Driving to Brugge last weekend really had me in awe of the beautiful French landscapes in the Champagne region. I was also mesmerized by the number of windfarms that we passed by at the same time – I found them so majestic and ethereal, even as a symbol of optimism, but I wondered why they weren’t utilized more heavily in North America. It is efficient, clean, affordable and has a lot of potential all over the world. After some research I was shocked to find out the primary reason for the objection of wind turbines is aesthetics – people think they’re ugly.
Coastal regions which are prime placement grounds for these high-influence energy producing machines are being rejected by developers who don’t want the landscapes ruined, which would decrease their property values. Donald Trump recently famously scolded the Scottish government for installing wind turbines in an area recently purchased for development (see clip below).
But, to me, the benefits outweigh the consequences. The key arguments against turbines, beside the “ugliness” factor is the harm they cause to wildlife, which I can understand, if there have not already been improvements made to prevent this.
Latticework blades, used in older models of the turbines, attracts large birds, because the frame makes for an excellent perch. Large birds like raptors are drawn to the blades, and collision rates are high as a result.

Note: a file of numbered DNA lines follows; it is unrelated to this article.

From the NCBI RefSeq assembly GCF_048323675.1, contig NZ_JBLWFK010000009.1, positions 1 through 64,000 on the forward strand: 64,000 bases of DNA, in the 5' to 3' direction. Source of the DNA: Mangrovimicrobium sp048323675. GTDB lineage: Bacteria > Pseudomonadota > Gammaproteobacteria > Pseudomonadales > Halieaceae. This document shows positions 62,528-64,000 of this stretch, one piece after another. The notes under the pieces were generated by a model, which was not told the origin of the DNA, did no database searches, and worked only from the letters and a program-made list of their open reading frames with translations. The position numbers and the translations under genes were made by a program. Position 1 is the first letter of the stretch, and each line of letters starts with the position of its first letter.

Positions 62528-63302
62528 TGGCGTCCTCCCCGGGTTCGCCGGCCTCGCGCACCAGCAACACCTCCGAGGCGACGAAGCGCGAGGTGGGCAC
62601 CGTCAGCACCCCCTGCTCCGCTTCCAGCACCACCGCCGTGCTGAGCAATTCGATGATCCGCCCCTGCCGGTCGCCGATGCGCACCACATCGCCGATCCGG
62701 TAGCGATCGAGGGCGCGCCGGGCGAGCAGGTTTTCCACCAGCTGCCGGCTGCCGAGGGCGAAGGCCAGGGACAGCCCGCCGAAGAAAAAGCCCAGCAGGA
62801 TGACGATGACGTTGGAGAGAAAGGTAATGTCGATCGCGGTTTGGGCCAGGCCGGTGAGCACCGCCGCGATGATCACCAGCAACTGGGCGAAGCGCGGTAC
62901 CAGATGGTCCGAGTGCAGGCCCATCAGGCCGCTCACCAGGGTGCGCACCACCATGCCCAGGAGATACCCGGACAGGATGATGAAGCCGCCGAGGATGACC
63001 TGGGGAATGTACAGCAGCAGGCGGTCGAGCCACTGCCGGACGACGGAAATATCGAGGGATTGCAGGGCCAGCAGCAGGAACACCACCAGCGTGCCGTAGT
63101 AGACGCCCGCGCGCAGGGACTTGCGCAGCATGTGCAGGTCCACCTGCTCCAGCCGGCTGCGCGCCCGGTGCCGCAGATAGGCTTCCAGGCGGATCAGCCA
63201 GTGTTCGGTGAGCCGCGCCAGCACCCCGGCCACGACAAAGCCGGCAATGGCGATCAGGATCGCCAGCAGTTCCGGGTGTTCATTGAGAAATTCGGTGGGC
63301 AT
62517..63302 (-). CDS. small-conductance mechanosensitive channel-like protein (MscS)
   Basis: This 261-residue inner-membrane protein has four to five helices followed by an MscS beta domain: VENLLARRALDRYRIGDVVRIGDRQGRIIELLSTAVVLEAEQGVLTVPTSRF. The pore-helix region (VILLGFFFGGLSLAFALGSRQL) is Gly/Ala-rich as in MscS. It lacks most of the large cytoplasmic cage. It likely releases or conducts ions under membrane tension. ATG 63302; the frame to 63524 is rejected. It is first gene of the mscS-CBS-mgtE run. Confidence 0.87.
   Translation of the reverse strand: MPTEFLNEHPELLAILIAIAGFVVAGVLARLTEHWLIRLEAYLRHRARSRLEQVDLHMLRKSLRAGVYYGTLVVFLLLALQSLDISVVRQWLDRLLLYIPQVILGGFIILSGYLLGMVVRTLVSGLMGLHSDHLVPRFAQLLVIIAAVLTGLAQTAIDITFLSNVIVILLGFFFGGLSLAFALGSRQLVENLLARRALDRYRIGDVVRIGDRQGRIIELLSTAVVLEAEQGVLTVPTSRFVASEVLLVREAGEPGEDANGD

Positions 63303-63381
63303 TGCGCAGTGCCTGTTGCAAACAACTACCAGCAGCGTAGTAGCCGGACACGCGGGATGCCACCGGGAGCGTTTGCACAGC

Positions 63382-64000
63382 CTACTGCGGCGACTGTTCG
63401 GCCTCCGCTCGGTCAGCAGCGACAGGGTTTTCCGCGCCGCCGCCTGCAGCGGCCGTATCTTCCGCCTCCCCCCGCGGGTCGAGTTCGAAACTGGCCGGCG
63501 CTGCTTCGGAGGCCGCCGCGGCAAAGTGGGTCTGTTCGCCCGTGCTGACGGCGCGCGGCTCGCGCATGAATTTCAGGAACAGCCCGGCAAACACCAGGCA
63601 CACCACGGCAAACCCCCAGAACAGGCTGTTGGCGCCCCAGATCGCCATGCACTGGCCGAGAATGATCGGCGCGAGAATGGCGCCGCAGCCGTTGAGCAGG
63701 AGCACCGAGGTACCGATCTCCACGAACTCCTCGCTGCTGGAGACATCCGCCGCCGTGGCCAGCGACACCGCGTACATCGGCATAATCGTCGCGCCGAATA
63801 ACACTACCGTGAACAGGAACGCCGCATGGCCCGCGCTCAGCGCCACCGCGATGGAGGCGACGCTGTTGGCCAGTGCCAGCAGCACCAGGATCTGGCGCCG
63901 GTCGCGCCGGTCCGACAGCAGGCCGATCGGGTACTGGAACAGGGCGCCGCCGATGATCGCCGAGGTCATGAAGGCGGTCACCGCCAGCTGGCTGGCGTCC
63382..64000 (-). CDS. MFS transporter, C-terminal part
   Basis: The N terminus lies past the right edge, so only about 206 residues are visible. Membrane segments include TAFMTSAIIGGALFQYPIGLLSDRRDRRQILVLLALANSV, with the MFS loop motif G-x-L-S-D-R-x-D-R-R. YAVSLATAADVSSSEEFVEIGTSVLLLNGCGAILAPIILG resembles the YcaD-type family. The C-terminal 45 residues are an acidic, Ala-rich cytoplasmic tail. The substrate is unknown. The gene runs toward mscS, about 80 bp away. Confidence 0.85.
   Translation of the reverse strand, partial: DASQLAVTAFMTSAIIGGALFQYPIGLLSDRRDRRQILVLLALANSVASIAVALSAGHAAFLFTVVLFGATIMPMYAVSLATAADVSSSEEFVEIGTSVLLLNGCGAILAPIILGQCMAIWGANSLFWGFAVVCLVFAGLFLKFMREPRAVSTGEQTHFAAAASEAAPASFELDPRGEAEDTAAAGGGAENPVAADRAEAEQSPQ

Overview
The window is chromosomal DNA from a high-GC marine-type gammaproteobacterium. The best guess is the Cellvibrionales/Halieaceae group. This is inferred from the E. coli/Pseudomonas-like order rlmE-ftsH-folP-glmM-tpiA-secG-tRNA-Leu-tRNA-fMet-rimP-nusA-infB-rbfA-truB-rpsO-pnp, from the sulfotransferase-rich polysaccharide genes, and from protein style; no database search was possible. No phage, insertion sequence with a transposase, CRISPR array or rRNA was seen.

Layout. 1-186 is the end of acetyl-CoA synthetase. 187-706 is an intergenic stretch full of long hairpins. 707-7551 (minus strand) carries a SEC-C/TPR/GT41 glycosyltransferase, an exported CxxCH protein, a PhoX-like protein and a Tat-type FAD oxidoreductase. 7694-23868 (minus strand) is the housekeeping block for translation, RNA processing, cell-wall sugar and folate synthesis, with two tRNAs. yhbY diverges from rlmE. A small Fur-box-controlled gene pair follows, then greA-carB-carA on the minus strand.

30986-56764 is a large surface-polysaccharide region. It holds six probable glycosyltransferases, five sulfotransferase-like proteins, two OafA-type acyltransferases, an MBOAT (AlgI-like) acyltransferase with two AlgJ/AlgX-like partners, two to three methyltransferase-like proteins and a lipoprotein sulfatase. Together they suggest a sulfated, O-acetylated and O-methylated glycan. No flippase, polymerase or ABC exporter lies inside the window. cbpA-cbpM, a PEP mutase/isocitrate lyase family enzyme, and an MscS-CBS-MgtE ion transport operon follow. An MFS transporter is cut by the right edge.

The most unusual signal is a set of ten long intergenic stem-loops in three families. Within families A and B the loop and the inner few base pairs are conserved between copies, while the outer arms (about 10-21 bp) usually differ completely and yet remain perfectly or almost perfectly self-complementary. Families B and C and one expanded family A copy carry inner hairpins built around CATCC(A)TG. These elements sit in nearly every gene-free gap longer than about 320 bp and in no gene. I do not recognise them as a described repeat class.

The machine also has a low surface area, because less surface area means the blades have to spin faster to turn the electricity-generating turbines. The faster the blades spin, the more dangerous they are to birds flying near them. It’s unlikely that a bird that finds itself in the vicinity of the blades could ever make it through when they’re spinning so fast.
Turbine blades are now solid, meaning no lattice structure to attract birds looking to perch. Also, the blades’ surface area is much larger, so they don’t have to spin as fast to generate power. Slower-moving blades mean fewer bird collisions. Turbines are also reviewed for bird-friendly placement, which is away from migratory pathways, with a growing trend on offshore wind farms which have fewer bird collisions than land-based farms. Just to put things in perspective below is a graph outlining the main causes of bird fatalities, of which wind turbines barely even chart, and windows being a bird’s primary threat:
Activist groups also site noise as a complaint, however, taking the perspective offered in the following clip, may prove to be doubtful.
I was pleased to learn that, despite the opposition, the Canadian Wind Energy Association outlined a future strategy for wind energy that would reach a capacity of 55,000 MW by 2025, fulfilling 20% of our energy needs. The plan could create over 50,000 jobs and represent around $165 million and would make Canada a major player in the wind power sector and would save an estimated 17 megatonnes of greenhouse gas emissions annually.